Former Chicago Bulls player, general manager and Vice President of Basketball Operations John Paxson was a guest on Stacey King and Mark Schanowski’s Gimme The Hot Sauce podcast on Thursday.
Quite honestly, you’d be hard pressed to find a more informative or candid interview with an ex-player and front office person. Paxson went from being one of the most beloved players in team history to the target of many Bulls fans’ rage over the team’s mediocrity.
It is a tough situation filled with uncomfortable moments. During the truly fascinating interview, Paxson talked about the 2 toughest moments during his tenure in the Bulls’ front office.
John Paxson Talks About the Difficulty Around the Jay Williams Situation
Jay Williams is subject of some of the biggest “what-if” scenarios in Bulls history. Chicago drafted the Duke star No. 2 overall in 2002.
Williams had an up-and-down rookie season, but by the end of the campaign, it appeared he was set to make a big jump in his second year in the league.
Unfortunately, he was injured in a horrific motorcycle accident that essentially ended his career. Paxson talked about navigating the accident, which happened in 2003, his first year on the job.
I will tell you the two toughest things that I dealt with and I mentioned the Jay Williams one. That was really hard right out the gate because Jay is a really good guy. I can’t even imagine going through what he had to go through during that time. He almost lost part of his leg, it was that bad. The Duke family really rallied around him and protected him, took him down to Durham to the medical faculties down there. We didn’t get a ton of information over that time, but you look back and you understand why. They were really trying to protect him.
We’ll never know what might have happened in that chapter of Bulls history had Williams not gotten hurt. Quite honestly, a better Williams would probably have meant no Kirk Hinrich or even Derrick Rose.
Paxson Talks About the Eddy Curry Situation
Another big what-if in Bulls history is associated with the development of Eddy Curry and Tyson Chandler.
The Bulls traded Elton Brand for the No. 2 pick in the 2001 NBA Draft, which they used to select Tyson Chandler. The Bulls already had the No. 4 pick, and they used that selection to take another high school star in Eddy Curry.
I always thought that if you could combine Chandler’s work ethic, demeanor, rebounding and defensive prowess with Curry’s post skills and strength, the Bulls would have had the best center in the NBA.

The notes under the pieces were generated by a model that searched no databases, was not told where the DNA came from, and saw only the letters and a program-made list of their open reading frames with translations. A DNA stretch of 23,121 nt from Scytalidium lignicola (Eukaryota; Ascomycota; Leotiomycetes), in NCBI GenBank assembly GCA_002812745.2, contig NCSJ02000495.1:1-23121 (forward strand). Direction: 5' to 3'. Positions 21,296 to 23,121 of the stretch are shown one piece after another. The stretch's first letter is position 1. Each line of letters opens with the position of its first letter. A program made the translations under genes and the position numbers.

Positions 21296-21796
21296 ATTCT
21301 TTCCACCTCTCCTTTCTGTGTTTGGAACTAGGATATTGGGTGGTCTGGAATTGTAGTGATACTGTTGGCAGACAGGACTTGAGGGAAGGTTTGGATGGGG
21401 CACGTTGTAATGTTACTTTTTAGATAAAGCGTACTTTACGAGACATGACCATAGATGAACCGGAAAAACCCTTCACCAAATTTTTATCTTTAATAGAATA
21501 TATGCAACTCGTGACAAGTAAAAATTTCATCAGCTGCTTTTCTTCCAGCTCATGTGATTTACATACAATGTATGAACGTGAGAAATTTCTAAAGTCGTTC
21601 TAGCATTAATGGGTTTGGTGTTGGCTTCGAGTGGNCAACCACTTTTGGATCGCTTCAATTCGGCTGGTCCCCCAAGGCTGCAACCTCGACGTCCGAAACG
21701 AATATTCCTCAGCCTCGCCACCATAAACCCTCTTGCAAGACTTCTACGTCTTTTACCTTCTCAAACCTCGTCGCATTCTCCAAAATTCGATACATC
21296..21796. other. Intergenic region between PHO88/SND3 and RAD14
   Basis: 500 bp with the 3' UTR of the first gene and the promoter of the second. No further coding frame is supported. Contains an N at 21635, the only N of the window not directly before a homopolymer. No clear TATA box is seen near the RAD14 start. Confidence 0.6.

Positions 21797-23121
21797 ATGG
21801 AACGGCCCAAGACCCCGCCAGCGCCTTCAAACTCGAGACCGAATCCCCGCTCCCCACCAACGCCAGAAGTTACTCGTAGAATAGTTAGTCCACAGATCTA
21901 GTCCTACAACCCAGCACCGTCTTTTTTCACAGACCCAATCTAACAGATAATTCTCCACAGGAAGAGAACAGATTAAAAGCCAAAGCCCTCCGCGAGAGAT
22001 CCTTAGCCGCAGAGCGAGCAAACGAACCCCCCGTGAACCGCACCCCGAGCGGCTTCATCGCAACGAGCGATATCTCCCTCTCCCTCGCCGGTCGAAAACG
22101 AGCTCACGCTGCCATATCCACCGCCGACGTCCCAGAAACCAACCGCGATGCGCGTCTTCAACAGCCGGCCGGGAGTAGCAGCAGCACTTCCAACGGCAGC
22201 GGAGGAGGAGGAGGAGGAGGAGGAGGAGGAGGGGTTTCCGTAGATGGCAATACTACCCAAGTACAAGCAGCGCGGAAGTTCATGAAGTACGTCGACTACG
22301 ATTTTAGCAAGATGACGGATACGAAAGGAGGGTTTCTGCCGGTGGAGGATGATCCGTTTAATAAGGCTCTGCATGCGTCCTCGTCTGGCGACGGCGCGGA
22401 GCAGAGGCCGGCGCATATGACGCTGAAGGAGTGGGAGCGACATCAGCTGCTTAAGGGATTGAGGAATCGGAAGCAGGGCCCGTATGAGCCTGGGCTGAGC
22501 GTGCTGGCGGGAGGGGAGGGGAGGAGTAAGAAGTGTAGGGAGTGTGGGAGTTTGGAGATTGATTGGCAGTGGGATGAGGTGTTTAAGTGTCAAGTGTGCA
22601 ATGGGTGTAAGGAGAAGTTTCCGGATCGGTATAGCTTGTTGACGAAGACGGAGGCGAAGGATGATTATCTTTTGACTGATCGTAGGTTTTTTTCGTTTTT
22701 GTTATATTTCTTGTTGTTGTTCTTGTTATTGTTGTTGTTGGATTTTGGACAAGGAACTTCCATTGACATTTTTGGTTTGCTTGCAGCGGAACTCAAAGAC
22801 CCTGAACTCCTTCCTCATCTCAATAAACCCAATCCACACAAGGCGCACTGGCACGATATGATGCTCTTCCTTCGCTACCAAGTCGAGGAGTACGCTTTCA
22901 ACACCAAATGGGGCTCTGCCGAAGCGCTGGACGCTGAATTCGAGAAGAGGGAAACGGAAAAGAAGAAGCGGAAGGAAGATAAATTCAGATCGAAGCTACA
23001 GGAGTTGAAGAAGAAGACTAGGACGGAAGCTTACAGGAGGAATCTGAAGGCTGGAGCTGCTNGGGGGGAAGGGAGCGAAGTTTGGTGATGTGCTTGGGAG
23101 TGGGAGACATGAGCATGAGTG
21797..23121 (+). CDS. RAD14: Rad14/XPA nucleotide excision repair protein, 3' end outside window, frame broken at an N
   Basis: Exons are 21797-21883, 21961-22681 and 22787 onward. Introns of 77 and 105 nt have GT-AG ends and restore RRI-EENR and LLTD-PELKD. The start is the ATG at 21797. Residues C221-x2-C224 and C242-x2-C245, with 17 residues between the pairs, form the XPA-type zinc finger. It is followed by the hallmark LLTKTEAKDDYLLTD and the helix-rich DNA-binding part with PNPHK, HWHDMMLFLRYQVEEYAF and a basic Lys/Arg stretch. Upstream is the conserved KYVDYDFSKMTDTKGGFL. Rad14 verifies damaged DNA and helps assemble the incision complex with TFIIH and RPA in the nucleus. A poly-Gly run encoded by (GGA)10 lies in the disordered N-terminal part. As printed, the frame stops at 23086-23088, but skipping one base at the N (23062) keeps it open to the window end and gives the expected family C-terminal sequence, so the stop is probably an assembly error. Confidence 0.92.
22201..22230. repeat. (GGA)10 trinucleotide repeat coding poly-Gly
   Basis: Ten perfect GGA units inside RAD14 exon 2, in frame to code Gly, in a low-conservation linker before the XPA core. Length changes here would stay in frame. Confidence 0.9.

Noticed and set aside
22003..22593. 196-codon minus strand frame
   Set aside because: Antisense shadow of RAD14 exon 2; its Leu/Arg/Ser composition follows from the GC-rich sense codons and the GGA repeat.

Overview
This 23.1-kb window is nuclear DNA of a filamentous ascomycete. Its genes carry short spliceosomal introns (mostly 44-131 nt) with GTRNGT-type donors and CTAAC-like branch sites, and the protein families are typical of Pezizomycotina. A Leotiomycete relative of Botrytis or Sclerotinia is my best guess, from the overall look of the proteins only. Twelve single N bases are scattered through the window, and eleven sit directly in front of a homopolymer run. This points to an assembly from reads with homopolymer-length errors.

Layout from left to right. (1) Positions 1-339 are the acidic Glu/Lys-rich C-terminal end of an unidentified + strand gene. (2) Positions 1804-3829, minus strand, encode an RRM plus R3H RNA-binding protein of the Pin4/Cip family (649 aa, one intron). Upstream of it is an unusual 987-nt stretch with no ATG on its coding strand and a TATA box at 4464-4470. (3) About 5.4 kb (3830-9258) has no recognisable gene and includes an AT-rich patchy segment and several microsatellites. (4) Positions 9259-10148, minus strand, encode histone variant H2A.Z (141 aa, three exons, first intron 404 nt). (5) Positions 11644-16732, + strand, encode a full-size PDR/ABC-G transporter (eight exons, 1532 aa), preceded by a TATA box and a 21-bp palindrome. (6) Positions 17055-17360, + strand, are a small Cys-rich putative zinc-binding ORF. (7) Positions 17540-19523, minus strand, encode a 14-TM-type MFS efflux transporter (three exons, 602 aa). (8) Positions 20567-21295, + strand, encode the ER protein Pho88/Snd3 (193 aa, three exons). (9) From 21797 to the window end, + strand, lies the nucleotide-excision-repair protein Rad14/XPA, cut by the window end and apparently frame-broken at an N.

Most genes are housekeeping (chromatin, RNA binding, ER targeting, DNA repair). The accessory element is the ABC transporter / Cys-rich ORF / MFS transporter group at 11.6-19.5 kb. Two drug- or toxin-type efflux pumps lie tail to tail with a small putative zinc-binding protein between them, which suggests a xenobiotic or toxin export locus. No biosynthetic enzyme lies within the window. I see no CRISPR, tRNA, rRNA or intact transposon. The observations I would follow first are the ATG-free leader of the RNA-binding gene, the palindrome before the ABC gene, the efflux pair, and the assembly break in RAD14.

Unfortunately, that’s an NBA 2K experiment and not real life. In reality, Chandler was an offensively-challenged big man who blocked shots, ran the floor and finished well, but who needed a point guard like Chris Paul with the New Orleans Hornets to help him find his niche.
Curry was a talented offensive player who didn’t have the mental makeup to take advantage of his immense potential. He also had a heart issue, per the Bulls doctors, and that situation was among the toughest Paxson had to handle as a general manager.
Paxson talked a lot about Curry during the interview. He said:
We went through a situation with Eddy Curry that we followed our doctors advice. He had a little arrhythmia issue in a game down in Charlotte. There was a time Jerry and I sat together and said we want to be good to this young man. Putting him in a Chicago Bulls uniform, kind of following what the doctors had told us, it really scared us, for the kid and for the organization. That was tough. I can’t tell you the amount of time we spent on Eddy and trying to work through all those issues. We ultimately moved him to New York and he got a huge payday, which was great for him. Those are the things you can’t anticipate happening. You want to concentrate on the game, the players and all the fun stuff, but that was one that was hard to deal with.
While the missteps for the Bulls organization were undeniable under Paxson’s tenure, not everything was a disaster. Also, after watching and listening to this interview, the last thing that should ever be questioned is Paxson’s desire to see the Bulls as a successful organization. Sometimes things just don’t go as planned.
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